Welcome!

Virtualization Authors: Pat Romanski, Ignacio M. Llorente, Andrew Phillips, Brian Vandegrift, Elizabeth White

Related Topics: Wireless

Wireless: Case Study

In Business, the Pen Is Mightier than the iPad

Will Tablet PCs expand beyond the consumer market to become an enterprise tool?

Since the iPad's release this year, questions have emerged as to whether tablet PCs will become a mainstream business tool. More specifically, does the tablet form factor address business needs better than other options that currently exist? If an organization has a significant number of field-based employees where mobility is an issue, the answer may be no. Tablet PCs can often be too expensive, too fragile, and too training-intensive to be effective. There is a clear need for a solution in the market to fill the "white space" that currently exists to capture and transmit information, particularly for enterprises with a significant mobile workforce. Digital pen technology offers an alternative to screen and keyboard solutions and can easily capture, process, interpret and transmit information in real time.

Case Study: Safelite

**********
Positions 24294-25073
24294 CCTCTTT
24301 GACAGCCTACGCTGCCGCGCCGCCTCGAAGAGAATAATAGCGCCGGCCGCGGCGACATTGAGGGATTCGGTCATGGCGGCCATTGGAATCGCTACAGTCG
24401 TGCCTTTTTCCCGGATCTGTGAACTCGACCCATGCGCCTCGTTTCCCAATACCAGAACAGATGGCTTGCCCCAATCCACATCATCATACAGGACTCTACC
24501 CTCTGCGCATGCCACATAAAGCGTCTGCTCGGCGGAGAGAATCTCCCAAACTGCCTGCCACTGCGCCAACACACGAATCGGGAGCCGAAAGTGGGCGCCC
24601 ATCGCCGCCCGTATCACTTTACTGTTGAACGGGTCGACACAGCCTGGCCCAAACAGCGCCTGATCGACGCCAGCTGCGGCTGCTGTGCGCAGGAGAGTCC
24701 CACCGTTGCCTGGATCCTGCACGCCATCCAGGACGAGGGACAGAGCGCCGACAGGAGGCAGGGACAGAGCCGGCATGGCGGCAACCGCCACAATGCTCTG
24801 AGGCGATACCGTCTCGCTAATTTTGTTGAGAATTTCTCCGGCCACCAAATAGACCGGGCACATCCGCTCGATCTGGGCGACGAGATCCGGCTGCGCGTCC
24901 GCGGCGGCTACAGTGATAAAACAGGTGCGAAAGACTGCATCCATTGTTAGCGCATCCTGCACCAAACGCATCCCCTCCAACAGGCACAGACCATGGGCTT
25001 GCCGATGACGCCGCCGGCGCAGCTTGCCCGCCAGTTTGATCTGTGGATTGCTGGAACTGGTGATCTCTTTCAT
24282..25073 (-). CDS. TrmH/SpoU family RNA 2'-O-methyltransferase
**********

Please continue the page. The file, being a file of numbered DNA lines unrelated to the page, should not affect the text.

Safelite AutoGlass was looking to find a way to improve the company's field task processes. Safelite is a windscreen replacement specialist based in the United States. With more than three million customers annually, the company was interested in replacing its existing paper-based dispatching system. The process at the time involved far too many steps, as field technicians were forced to drive to a central location to pick up work orders and then return at the end of their shifts to drop the work orders off. The amount of time wasted was evident in the loss of productivity. It wasn't unusual for employees to cancel jobs due to the delays. The process also slowed the ability to issue claims to insurance companies and keep track of the billing cycle at the home office. On top of that, the process led to a significant waste of paper. On average, each work order was printed five times a day.